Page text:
The Apple and Android online stores have pages and pages of creative travel apps, making it overwhelming to figure out which ones are worth your time.
From easy-to-use hotel booking tools to smart ways to
book a private car, here are my five
favourite free apps that
launched this year:
Evernote, the note-taking app with
10 million users, recently launched a food-specific spin-off called Evernote Food, to help people
"capture, share and re-live" their favourite meals. This app is
especially useful for travellers given that meals take pride of place in many
people's vacation memories.
Say you visit Milan and stumble
into an excellent restaurant like Trattoria Masuelli. Use the app to snap a
photo of your risotto (or of the menu); write a note about the tastiness of the
Carnaroli rice in the dish (or about the chandeliers on the ceiling); and add
to your note the restaurant’s name, location and contact details by searching
for the information in the app's database. Then, whenever a friend wants a
recommendation of where to eat in Milan, you can search on the words
"Milan" or “risotto", find your note and share the information
with them easily. Any text in your photos is also searchable, such as the words
on a menu that has been photographed. You can also share your notes via
Twitter or Facebook.
It took a long time, but Expedia, the
site that sells more hotel rooms than any other online travel agency, finally
created a hotel booking app this year. The wait was worth it, because the app
is a well designed, efficient way to find and reserve a night's stay on the
fly. No wonder Expedia
Hotels quickly became the most downloaded travel app in dozens of
countries. As of today, it's also the only app that has been customised for the
iPad and Android tablets.
The "Best Of…" app find
recommendations of the best places to drink, eat and sample culture in more
than 10,000 spots in 32 US cities. The app was created by owners of New York's
Village Voice newspaper, and an independent, youth-oriented edge is noticeable
in the reviews. The app also stands out for having "best of" picks
that are primarily chosen by professional reviewers, unlike the restaurant and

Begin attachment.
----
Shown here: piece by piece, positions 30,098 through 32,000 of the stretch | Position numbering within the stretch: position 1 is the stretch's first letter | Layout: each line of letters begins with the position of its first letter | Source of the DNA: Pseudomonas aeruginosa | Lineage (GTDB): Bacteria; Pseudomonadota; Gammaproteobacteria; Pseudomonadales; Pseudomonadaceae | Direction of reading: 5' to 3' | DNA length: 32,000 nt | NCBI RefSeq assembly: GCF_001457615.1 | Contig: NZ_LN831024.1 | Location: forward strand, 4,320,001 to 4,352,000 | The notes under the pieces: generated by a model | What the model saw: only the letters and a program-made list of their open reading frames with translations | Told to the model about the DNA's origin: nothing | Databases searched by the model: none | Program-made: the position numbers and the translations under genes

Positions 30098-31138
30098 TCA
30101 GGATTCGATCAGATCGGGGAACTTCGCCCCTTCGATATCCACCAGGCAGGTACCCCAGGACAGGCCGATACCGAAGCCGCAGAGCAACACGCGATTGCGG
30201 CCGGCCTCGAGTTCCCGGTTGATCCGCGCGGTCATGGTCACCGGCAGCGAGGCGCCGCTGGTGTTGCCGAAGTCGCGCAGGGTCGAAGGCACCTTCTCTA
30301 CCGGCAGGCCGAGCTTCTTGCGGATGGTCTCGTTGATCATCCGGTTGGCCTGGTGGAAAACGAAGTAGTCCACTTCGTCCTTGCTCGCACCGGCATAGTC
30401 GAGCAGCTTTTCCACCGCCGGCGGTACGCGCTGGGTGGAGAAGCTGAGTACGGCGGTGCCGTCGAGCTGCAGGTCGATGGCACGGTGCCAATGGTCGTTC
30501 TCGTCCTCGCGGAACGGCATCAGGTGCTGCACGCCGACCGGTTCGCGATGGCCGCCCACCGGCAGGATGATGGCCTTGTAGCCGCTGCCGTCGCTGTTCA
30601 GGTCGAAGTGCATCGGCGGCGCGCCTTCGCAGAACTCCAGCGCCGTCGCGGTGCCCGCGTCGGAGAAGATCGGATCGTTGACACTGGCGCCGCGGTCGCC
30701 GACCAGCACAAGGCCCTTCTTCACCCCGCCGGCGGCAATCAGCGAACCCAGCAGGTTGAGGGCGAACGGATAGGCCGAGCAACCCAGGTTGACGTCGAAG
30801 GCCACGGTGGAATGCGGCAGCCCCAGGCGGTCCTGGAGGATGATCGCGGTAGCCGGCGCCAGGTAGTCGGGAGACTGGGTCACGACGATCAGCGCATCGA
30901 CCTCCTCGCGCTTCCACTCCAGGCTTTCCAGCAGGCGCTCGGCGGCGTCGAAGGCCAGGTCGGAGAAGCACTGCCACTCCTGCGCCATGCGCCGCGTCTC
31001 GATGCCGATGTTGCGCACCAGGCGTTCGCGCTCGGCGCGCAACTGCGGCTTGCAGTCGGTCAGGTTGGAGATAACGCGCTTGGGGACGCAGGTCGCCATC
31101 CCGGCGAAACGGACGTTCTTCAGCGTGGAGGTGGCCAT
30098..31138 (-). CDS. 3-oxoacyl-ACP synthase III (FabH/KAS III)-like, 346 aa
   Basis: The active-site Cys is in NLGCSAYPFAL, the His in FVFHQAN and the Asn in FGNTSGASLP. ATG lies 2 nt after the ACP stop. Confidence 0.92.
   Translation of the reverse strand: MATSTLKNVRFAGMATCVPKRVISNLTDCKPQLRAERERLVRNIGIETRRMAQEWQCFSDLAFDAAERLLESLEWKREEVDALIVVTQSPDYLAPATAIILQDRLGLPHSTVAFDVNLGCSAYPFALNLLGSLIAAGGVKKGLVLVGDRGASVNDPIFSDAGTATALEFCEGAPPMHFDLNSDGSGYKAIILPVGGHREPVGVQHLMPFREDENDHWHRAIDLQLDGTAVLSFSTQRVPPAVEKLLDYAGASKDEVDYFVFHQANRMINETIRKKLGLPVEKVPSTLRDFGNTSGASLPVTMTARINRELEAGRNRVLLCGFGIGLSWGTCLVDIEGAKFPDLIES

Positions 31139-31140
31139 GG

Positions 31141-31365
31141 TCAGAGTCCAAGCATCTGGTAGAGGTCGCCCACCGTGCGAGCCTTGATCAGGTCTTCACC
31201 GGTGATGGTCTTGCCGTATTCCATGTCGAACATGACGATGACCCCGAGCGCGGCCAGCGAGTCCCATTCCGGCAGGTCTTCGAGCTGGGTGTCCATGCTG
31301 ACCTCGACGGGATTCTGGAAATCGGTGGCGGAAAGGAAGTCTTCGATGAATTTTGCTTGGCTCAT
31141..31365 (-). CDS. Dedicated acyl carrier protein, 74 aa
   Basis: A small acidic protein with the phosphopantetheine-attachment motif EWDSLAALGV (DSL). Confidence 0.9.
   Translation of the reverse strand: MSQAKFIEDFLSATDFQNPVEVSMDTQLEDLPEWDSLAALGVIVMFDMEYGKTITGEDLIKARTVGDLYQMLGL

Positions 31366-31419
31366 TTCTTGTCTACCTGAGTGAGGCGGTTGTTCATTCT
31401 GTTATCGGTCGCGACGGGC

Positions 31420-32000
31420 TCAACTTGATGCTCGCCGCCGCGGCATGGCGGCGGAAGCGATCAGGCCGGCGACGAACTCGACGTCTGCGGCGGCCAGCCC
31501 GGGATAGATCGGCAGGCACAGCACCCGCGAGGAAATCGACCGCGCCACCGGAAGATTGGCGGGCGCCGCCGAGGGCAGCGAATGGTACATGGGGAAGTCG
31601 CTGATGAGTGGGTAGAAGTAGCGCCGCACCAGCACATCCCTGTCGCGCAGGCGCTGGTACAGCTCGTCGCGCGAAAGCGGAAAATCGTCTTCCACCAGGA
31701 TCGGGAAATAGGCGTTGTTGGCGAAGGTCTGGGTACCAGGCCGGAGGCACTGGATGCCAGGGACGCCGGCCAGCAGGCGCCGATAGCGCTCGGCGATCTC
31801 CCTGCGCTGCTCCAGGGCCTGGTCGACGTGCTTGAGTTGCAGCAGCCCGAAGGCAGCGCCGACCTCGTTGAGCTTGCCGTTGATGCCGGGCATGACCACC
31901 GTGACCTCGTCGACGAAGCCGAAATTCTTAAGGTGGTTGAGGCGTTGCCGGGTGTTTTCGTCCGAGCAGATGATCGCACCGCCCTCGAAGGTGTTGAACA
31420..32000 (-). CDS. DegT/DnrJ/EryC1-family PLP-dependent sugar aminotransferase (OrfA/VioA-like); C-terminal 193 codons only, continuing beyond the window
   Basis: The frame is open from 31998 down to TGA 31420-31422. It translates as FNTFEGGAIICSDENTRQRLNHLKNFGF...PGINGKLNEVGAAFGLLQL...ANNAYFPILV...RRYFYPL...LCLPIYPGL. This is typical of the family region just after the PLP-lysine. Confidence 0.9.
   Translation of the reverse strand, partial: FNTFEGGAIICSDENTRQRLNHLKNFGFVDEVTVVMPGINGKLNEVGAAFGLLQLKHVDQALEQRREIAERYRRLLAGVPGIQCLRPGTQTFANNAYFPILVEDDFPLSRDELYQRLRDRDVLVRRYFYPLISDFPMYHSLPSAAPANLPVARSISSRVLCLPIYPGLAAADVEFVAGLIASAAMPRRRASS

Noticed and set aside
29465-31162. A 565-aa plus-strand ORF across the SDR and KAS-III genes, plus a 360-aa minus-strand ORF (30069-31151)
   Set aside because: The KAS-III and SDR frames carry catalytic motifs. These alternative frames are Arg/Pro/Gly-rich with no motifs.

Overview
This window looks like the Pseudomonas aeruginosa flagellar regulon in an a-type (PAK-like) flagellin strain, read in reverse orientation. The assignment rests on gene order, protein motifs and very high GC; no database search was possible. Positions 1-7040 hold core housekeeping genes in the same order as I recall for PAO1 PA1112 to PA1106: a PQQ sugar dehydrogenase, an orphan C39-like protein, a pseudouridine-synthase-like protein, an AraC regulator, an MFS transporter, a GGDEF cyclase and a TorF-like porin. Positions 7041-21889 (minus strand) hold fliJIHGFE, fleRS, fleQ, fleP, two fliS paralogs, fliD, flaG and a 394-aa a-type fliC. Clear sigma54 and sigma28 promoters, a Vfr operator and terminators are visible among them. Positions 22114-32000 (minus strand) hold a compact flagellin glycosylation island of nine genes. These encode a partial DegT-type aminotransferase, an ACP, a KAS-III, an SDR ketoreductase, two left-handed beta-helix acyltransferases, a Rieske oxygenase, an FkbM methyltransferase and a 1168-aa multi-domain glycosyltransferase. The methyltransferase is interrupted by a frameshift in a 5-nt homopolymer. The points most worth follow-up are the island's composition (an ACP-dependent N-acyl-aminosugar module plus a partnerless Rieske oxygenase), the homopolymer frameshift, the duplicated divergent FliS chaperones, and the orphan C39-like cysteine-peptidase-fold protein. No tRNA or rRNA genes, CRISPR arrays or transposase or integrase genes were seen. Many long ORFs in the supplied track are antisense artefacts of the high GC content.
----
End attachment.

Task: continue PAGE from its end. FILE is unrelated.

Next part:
bar recommendations found on user-generated apps like Yelp, Urban Spoon and
Cab-related apps have exploded in popularity this year.
But when it comes to booking private cars -- a task that's particularly
relevant for travellers heading to airports -- Uber is the most intuitive and helpful
app available. Currently covering only a half dozen US cities (NYC, Chicago,
Boston, San Francisco/Palo Alto, Seattle, Washington DC), plus Paris, the app
should grow quickly next year because it recently won more than $30 million in
funding to expand.
Audio guides have long provided helpful narration of the artwork in museums. New
app Broadcastr aspires to do
something similar: provide audio guides for walking around outdoors at a
destination. The app "crowd-sources" audio stories about the
landmarks in popular tourist areas of major cities. Anyone can leave an audio
note about an attraction and pin it on an online map that's shared for playback
via web or smartphone.
Imagine you've downloaded the app,
and you're playing music on your smartphone while you stroll down a street in
London's West End theatre district. As you pass a major landmark, your phone
may switch off your music and turn on an audio recording of a person describing
a landmark you're passing. The recorded material might be from a celebrity,
such as comedian Ricky Gervais, or it might be from an ordinary person. To make
sure you hear only relevant information, you can set the app's filters to only
share audio about your favourite topics, such as food or architecture.
Broadcastr also curates audio clips to make sure they're worthy of the general
listeners' time. A big drawback to the app is that there are only 14,000 audio
recordings so far, mostly in New York City, San Francisco and London. But the
app -- and the concept behind it -- is promising.
What’s your favourite travel app? Let us know by via Twitter or Facebook.
Sean O'Neill is
the travel tech columnist for BBC Travel